Philosophy (60EC)

Specialisations

The Master’s programme in Philosophy at Leiden University is characterised by a firm integration of historical and systematic approaches in philosophy and an emphasis on studying primary philosophical texts. This constantly links both historical scholarship and current philosophical debates.

About the specialisations

The specialisations Ethics and Politics, History and Philosophy of the Sciences, and Philosophical Anthropology and Philosophy of Culture aim to give students a broad and deep knowledge of and insight into philosophy, a number of its branches, and their historical development. The programme is characterised by a firm integration of historical and systematic approaches in philosophy and an emphasis on studying primary philosophical texts. This constantly links both historical scholarship and current philosophical debates.

The specialisation Philosophy, Politics and Economics has a distinctively interdisciplinary profile. The programme enables students to engage with issues in philosophy, politics, and economics at the cutting edge of these fields. It aims to draw sophisticated connections between social, political, and economic phenomena, using the methods of philosophical inquiry as tools for addressing these issues.

Reasons to choose Philosophy in Leiden

  1. The Leiden Institute for Philosophy offers a combination of Continental and analytical philosophy, which is an attractive feature for students searching for a confrontation of different types of philosophical method. The institute represents a wide range of research interests, enabling students (depending on the specialisation(s) to which they have been admitted) to take courses in:
    • History of Philosophy,
    • Logic,
    • Philosophy of Science,
    • Philosophy of Mind and Cognition,
    • Ethics and Political Philosophy,
    • Philosophical Anthropology,
    • Cultural Philosophy
    • Comparative Philosophy.
  2. The specialisation Philosophy, Politics and Economics is an inter- and multidisciplinary programme with a unique profile, aiming to provide graduates with the skills necessary both to critique as well as intervene in issues of public significance in creative and innovative ways.
  3. The Leiden Philosophy department has a committed teaching staff, and as courses are offered in small groups there is ample room for discussion and interaction.
  4. The Leiden Institute for Philosophy has strong international links with philosophy departments worldwide, resulting in an active programme of visiting scholars and lecturers.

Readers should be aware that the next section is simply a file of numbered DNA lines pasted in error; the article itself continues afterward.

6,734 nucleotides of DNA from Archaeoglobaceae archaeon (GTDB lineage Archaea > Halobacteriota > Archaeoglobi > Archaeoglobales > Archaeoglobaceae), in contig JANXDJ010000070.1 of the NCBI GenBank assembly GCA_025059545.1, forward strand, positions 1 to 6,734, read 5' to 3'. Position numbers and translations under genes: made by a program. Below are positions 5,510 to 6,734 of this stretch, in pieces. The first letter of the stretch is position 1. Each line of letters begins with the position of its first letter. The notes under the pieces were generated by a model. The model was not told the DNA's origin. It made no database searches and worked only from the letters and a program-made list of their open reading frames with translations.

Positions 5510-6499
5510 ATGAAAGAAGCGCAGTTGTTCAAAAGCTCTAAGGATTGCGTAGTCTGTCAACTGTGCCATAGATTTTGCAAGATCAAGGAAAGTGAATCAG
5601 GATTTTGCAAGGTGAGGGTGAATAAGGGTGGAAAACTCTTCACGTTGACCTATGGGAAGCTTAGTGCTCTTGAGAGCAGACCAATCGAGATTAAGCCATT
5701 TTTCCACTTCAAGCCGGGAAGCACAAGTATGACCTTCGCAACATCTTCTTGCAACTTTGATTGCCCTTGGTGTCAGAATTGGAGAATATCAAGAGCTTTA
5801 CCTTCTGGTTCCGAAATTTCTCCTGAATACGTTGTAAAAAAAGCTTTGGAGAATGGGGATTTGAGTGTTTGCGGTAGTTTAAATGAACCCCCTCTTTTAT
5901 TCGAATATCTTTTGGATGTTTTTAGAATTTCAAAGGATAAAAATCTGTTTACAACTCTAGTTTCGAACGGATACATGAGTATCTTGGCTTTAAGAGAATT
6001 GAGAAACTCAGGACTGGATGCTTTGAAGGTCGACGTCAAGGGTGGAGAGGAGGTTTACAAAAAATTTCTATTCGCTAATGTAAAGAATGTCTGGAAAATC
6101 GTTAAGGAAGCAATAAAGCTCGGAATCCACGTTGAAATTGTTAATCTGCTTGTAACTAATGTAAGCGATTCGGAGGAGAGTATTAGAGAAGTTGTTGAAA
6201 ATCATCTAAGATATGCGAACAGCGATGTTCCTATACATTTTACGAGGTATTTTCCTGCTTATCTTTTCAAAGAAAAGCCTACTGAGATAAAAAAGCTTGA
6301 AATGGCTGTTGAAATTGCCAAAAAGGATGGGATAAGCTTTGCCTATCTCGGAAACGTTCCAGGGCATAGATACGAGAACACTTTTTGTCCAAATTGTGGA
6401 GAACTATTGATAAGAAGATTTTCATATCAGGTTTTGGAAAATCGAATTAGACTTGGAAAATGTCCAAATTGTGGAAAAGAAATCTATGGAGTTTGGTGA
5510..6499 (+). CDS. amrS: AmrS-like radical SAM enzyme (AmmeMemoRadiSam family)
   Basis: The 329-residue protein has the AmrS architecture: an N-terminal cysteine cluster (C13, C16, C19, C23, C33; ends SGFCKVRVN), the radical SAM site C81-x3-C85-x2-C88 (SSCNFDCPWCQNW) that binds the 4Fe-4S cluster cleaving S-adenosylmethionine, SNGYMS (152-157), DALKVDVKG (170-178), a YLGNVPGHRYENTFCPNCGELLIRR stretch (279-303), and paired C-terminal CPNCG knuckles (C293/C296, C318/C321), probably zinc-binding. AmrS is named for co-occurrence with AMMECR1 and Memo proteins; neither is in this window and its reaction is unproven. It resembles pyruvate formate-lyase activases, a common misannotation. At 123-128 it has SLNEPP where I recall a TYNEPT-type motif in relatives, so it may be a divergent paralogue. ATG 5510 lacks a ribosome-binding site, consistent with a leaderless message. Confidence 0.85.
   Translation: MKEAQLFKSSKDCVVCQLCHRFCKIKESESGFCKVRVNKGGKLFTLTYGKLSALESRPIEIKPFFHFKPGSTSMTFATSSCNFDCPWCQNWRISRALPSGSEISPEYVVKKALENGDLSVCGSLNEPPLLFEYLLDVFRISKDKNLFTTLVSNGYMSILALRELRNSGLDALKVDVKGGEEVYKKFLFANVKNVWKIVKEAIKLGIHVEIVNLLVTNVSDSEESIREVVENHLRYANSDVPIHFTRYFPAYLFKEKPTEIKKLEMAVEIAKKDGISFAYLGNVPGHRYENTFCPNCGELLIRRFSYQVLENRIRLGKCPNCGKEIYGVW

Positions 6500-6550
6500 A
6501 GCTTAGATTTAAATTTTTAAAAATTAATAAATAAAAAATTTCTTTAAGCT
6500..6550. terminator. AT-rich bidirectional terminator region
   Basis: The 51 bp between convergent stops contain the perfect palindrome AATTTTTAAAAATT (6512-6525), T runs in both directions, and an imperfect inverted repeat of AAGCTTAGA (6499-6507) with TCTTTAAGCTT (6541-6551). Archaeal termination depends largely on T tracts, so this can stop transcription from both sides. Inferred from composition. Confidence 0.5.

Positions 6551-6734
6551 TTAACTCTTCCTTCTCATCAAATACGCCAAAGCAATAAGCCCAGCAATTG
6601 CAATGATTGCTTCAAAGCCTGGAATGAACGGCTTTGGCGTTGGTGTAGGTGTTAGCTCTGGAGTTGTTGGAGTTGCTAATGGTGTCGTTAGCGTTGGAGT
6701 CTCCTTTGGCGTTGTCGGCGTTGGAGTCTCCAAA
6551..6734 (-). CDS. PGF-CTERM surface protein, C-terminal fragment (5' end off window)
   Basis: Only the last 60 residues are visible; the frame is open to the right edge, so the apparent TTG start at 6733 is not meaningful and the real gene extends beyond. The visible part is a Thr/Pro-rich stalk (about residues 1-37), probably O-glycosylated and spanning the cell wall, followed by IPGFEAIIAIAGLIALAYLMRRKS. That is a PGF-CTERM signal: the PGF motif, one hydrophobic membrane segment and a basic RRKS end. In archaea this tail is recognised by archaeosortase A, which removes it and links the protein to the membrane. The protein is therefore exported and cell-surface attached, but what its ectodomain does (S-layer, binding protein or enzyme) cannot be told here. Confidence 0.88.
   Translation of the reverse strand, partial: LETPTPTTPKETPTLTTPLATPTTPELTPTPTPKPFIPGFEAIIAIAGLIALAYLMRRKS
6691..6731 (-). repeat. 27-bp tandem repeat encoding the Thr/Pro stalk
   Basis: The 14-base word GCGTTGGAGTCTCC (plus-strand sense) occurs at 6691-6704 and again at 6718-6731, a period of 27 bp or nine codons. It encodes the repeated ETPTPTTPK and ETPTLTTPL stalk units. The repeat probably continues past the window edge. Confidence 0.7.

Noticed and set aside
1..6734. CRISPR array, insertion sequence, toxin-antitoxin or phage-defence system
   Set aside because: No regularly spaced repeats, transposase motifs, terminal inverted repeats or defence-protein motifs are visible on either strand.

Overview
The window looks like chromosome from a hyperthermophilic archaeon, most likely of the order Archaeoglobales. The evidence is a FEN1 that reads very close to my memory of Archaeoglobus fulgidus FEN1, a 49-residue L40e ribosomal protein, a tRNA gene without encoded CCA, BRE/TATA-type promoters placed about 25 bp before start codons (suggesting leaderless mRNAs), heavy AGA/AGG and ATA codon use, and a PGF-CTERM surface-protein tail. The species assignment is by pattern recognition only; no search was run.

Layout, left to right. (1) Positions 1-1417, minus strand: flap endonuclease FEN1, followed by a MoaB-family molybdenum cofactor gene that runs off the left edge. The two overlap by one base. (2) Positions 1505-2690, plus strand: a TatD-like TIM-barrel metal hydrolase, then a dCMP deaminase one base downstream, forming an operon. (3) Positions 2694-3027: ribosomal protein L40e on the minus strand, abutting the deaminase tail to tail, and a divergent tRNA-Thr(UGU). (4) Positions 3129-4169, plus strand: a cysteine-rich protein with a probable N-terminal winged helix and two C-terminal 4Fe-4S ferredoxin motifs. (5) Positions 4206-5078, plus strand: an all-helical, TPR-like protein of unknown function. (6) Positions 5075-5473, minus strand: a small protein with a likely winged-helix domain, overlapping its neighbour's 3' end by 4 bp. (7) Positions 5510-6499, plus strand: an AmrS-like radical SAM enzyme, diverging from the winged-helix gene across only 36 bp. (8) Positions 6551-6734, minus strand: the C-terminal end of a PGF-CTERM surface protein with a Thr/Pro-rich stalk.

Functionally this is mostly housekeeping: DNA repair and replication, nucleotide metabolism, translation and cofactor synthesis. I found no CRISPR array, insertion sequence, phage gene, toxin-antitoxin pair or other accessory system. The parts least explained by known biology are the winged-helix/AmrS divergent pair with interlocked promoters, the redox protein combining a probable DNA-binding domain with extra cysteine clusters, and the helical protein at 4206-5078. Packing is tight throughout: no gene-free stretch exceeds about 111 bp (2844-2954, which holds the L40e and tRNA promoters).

Master details

  • Degree Master of Arts in Philosophy
  • Mode of study Full-time, part-time. Non-EU/EEA students must study full-time.
  • Duration 1 year (2 years in part-time study)
  • Start date September, February
  • Language of instruction English
  • Location Leiden
  • Croho/isat code 60822

Prof. Frans de Haas

Frans de Haas

“Provocative philosophical claims rely on sound historical knowledge and vice versa.”

“I hold the chair of Ancient and Medieval Philosophy. In the master’s in Philosophy, I teach Ancient Philosophy and its relation to mathematics and the sciences. It is characteristic of the study of philosophy in Leiden that historical and systematic aspects of philosophy are correlated with one another. Provocative philosophical claims rely on sound historical knowledge and vice versa. This is clear from our programme: in many courses philosophical issues are interwoven with the history of philosophy and the sciences.

In philosophy of science, for instance, Aristotle played a fundamental role. This Greek philosopher wrote a standard work on true knowledge and how to acquire it. He established which demands science had to meet, and defined the structure of proofs. His model was the mathematical practice of his day, and it is likely that Aristotle, in turn, influenced Euclid when he was writing his Elements of Geometry.

In the Renaissance, there was a revival of interest in late antiquity in philosophers and scientists who studied Aristotle’s texts anew. The scientific revolution in the 17th century cannot be understood without knowledge of the Aristotelian model of science. Even today, it is difficult to keep up with the number of works on Aristotle that are being published. It is a pleasure to work with students on these and related topics.”

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